Yclas is a CMS for classified advertisements. Its administrator interface has general search functionality, and was vulnerable to path traversal. Combined, these could be abused by administrators to obtain the passwords of other users.

User input as database column

While investigating Yclas I encountered an article about cache poisoning which mentions the Param Miner Burp extension. This extension attempts to find GET parameter names or request header names that trigger different behavior in a web page. By brute-forcing many GET parameters, parameter names can be found that trigger functionality in the application.

I ran the “Guess GET parameters” function on a couple of Yclas URLs. It returned several new GET parameters, but these did not seem very interesting and I went on with something else. Then when I viewed the application log, I noticed the following error:

ERROR: Database_Exception [ 1054 ]: Unknown column 'id_userrskmiy' in 'where clause'

An SQL error where the column name, id_userrskmiy, seems to be generated by Burp and used directly in the SQL query. I found the original request triggering this error by grepping the Burp log:

POST /oc-panel/User/ajax?filter__id_userrskmiy=wrtqvajczva065zr

So it seems that anything following filter__ is used as the column name to search on.

No SQL injection

When user input is used in an SQL query and it triggers an error, it is likely that SQL injection is possible. I first tried scanning with Burp’s active scanner, and then did manual checking. It turns out the column name is enclosed within backticks, and any backticks in the column name are correctly escaped. Filtering on col` gives the following error, showing that the column name is used correctly:

Unknown column 'col`' in 'where clause' [ SELECT COUNT(`yc3_user`.`id_user`) AS `records_found` FROM `yc3_users` AS `yc3_user` WHERE `col``` = '1' ORDER BY `id_user` DESC 

Searching password hashes

Even though we can’t perform arbitrary SQL queries, we can still search on arbitrary columns. This is especially interesting for the password column in the user table. This contains the password hash, which makes it possible to crack the plaintext password of other users.

By performing a request with filter__password=a and checking the results, we can check whether there is an a in the password hash. If there is, we try a0, a1, etc. I wrote the following script to automate this process:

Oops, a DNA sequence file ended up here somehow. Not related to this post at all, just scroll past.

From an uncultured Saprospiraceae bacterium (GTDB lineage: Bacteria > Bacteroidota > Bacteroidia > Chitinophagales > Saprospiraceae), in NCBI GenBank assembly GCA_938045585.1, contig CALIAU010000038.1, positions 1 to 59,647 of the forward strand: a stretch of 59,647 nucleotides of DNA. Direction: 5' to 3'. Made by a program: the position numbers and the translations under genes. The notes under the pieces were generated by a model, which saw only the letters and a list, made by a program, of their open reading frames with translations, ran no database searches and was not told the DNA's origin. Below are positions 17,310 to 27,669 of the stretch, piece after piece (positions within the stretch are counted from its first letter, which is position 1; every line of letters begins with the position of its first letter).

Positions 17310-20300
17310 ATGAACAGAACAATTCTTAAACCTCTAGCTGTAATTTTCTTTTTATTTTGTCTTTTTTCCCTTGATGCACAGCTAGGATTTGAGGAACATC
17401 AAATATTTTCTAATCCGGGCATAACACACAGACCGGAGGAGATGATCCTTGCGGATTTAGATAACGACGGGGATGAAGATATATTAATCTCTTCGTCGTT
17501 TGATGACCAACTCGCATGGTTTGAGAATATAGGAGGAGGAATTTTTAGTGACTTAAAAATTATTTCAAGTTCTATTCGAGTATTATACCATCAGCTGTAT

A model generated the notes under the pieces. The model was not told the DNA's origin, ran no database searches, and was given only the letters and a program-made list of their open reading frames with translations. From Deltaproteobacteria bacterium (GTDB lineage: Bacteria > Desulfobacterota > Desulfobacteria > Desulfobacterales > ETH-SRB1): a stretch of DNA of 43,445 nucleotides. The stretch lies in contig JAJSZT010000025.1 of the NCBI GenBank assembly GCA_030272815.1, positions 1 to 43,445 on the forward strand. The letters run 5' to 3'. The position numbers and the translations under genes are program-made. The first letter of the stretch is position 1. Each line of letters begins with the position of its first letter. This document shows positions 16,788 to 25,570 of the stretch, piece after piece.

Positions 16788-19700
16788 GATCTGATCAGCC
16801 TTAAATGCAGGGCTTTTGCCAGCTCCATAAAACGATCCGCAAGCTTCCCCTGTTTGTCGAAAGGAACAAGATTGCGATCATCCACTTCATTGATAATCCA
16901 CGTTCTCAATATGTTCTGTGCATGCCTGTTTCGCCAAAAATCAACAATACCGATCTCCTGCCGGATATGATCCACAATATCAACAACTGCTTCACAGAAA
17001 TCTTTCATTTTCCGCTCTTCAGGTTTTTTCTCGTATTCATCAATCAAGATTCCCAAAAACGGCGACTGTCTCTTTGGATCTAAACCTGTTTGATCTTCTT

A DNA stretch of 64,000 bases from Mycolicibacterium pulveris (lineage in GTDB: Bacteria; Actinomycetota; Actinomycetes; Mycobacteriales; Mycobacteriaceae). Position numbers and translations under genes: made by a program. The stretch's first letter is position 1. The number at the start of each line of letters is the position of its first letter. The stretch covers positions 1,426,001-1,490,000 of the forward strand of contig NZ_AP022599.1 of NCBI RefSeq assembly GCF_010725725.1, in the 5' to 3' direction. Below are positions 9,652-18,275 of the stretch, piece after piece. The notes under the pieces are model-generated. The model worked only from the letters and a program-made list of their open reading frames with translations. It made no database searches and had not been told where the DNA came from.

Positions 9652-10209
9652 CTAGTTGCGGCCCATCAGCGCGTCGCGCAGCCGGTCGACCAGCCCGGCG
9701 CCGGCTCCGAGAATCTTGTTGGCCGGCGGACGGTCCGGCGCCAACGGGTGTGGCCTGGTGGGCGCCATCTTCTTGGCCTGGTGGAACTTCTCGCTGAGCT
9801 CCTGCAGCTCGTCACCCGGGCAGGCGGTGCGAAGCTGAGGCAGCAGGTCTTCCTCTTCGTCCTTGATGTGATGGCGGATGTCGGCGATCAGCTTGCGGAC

import requests

def search_hash(payload):
    cookies = {"session": "s4n8mfjdeflrnp1g69lsq5gf05"}
    resp = requests.post("", 
        params={"filter__password": payload + "%", "filter__name": "sjoerd"},
        data={"current": 1, "rowCount": 10, "searchPhrase": ""},
    return int(resp.json()["total"])

dictionary = list("0123456789abcdef")
found = [""]
count = 0
for elem in found:
    for letter in dictionary:
        count += 1
        if search_hash(elem + letter):
            found.append(elem + letter)
            print(elem + letter, count)

After about 12 minutes and 32400 requests, we have obtained the whole password hash.

Hash format

The password hash is a HMAC of the password, with a key configured in the config file auth.php. So even though we have obtained the password hash, we still can’t crack it since we don’t know the hash_key, and it is sufficiently complex that brute forcing it is not possible.

hash_hmac("sha256", $password, $config['hash_key']);

If we want to get somewhere with the hashes, we have to know the hash key in the auth config.

Reading log files

The admin interface also has a tool to read log files. The screenshot below shows this functionality. We input a date and the corresponding log file is shown:

If we input the date 2019-05-17, the file 2019/05/17.php is read. What if we input the “date” ..-config-auth? We get the auth config file containing the hash key.

Cracking passwords

Now we have enough information to crack the passwords. We create a file containing the hash followed by the key:


Then we use hashcat mode 1460, HMAC-SHA256 (key = $salt). This cracks the hashes, and we obtain the plaintext passwords of other users.


By combining two vulnerabilities we can obtain the passwords for other users. Administrator privileges are required, and the attack is complex, loud and slow. Even so, it may yield a password of an administrator, which can be interesting if the password is reused somewhere else.

The path traversal vulnerability was solved by validating the date format.